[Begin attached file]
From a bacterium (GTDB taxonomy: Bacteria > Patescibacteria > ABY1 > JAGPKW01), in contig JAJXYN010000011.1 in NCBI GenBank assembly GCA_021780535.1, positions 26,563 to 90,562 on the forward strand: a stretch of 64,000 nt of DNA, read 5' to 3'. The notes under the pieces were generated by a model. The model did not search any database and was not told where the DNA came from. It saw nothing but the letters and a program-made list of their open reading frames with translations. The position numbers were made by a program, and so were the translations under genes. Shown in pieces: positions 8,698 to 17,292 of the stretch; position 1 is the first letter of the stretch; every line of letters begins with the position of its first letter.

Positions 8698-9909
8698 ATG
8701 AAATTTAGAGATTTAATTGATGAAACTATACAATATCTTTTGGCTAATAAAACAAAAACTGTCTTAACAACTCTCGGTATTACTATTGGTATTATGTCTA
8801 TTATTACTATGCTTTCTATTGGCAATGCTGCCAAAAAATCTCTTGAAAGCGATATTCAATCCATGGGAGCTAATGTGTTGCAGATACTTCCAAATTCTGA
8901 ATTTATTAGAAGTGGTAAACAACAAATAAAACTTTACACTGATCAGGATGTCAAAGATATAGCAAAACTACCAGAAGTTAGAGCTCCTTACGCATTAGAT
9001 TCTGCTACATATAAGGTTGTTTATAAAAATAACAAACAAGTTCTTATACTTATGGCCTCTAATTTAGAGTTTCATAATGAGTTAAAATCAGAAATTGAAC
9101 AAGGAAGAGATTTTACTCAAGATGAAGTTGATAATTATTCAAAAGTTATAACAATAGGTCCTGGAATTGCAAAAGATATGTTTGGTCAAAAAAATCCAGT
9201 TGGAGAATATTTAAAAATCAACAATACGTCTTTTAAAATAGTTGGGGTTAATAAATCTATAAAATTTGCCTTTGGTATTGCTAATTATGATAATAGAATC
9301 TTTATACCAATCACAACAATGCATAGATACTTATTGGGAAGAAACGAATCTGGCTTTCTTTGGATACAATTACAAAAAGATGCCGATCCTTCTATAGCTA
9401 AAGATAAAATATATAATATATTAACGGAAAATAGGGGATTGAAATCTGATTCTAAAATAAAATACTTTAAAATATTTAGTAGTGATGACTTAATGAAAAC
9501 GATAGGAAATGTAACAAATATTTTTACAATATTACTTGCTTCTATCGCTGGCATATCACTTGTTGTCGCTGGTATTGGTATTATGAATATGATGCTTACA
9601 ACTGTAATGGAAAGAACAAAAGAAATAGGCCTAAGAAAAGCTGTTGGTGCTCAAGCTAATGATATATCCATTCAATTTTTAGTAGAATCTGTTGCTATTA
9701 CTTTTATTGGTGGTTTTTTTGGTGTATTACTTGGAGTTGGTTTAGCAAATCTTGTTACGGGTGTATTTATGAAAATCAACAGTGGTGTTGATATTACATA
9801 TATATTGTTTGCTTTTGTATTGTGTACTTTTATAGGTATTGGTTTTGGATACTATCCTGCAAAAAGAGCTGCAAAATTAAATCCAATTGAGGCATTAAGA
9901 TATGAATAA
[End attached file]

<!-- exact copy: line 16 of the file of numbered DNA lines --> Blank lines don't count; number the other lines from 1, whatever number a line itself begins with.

9901 TATGAATAA